CEO Mark Begbie and PlantTech’s research director, Ian Yule, were among more than 300 people who attended the recent ‘All of Government’ Agritech Taskforce strategy workshops.
Led by Agritech NZ and taskforce head David Downs, the workshops were a chance to comment on the issues highlighted in the strategy document released in July. Participant feedback was varied but for Mark and Ian, the industry needs to become more outward-looking and export-driven if it wants to truly grow and become an even greater contributor to New Zealand’s economy.
“Defining the Agritech strategy is a pre-cursor to the industry’s transformation and it really has to be about transformation, rather than evolution,” says Mark.
“New Zealand is as good a place as any to develop products and solutions that add value to our primary industries but if we develop solutions to problems unique to New Zealand, we’re not going to get very far.
“The problems we’re facing are global and that’s where the real opportunity for New Zealand is.”
Ian agrees, and believes success will come for those companies and organisations who understand the value of adopting a long-term vision that’s focussed on achieving results in international markets as well as at home.
PlantTech shareholder Robotics Plus Ltd, founded by Steve Saunders, is an example of a successful agritech player that is thinking globally and taking a long-term approach to investment.
“Steve has a vision for what he wants to achieve 10-15 years down the track and his investments reflect that.”
Supporting the industry
The Government Taskforce highlighted in its strategy document how growth of the agritech sector should be driven by a fast path from research idea, to new product in the market.
However, it was reinforced by David Downs during the workshops that currently, science and industry coupling is poor and this is viewed as one of the sector’s major obstacles to growth.
Scientific research has a major role in stimulating the development of innovative products and Mark says this is where PlantTech, as a Regional Research Institute, is deliberately designed to support the rapid transfer of research into industry benefit.
“We are operating in the space and in a way that’s close to industry, working with it to co-define strategic research then deliver on that.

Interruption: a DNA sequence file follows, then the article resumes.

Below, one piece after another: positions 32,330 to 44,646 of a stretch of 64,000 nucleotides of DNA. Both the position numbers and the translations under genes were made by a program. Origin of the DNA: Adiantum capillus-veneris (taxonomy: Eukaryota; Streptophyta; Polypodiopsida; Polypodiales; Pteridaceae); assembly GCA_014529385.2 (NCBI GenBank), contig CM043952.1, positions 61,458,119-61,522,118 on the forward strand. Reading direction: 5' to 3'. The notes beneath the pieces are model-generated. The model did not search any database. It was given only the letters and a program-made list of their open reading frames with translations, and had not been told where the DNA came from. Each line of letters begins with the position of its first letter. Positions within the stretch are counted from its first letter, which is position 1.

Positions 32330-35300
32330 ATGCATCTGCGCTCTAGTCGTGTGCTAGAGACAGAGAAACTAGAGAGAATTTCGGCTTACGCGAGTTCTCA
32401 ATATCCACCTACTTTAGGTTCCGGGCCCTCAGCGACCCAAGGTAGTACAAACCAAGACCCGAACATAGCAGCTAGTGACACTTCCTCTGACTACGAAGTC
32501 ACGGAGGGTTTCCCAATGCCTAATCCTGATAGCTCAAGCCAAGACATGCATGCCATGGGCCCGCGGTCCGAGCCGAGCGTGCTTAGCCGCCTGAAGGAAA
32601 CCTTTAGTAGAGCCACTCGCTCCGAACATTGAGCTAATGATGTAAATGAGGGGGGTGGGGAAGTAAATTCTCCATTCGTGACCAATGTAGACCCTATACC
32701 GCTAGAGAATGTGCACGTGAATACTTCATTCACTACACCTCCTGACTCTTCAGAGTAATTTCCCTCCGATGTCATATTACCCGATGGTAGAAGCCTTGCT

“We need to be doing stretchy science research that’s transformative and extends the agritech industry’s capabilities constantly.”
Changing the farming landscape
With environmental and sustainability issues expected to further challenge current farming practices, New Zealand is expected to follow global trends and adopt more mosaic farming landscapes. This could see growers and farmers adopt a mix of crops or stock as they look to improve their land’s yield, sustainability and profitability.
In this new world, the farmer’s job undoubtedly becomes more challenging as they deal with more diversity in farming systems, stakeholders and interest groups, Mark says.
“At the moment, you might be a dairy farmer but, in the future, you might have dairy, bees and horticulture all in the mix.
“Data and decision support mechanisms will be increasingly important to navigating this complexity effectively. Through our machine learning and data science research, we will help people manage those complex environments more effectively and sustainably.”
Changing land use and a focus on intensive production is also likely to bring with it new varieties or planting methodologies. There is already evidence of this in Hawke’s Bay where apple orchards were replanted in grapes for wine then transformed again by growers wanting to plant higher yielding, apple varieties densely planted on espalier; or 2D apples to the millennials.
Mark says simplified planting structures lend themselves well to automated harvesting methods which provide the agritech sector with further opportunities to explore, particularly in automation.
Data sharing needed
This shift towards more diverse, intensive food production requires effective management of the eco-system. Data analysis becomes critical and PlantTech believes more should be done at government and industry levels to enable data exchange between sectors.
“Farmers will need to integrate data across what are currently very siloed industries. There will come a time when a dairy system will need to ‘talk’ to an apple system, for example.
“Industries will need to work together and share information that’s meaningful for farmers and growers. However, funding initiatives may be needed to support development of such data exchange.”
Strengthening global ties
Building connections with the rest of the world will be the key to opening the door to a real economic advantage for New Zealand’s agritech sector long-term. Delegations are already making trips to the US market to tell the New Zealand Agritech story and expose leaders here to serious labour shortages and harvest challenges that are threatening the viability of various Californian crops, such as strawberries.
The strategic partnerships between Agritech NZ and Western Growers, the largest producers of fresh produce in the US, is an example of the efforts going into strengthening New Zealand’s global ties.
“The focus of solutions we build here needs to be on how they will be applied to the global economy, because that’s where we can scale up and create the kind of transformative change we should all be aiming for,” Mark says.
“It’s great to give our New Zealand industries first access to the technology. Our tightly integrated product development environment will serve as a fantastic testbed for various solutions. But ultimately, the growth potential is in exports.”
Consultation on the draft agritech strategy documents continues and PlantTech will now make a formal written submission. Sector stakeholders still wanting to have their say can do so by visiting the Agritech NZ website, www.agritech.co.nz or email feedback to David Downs – email@example.com.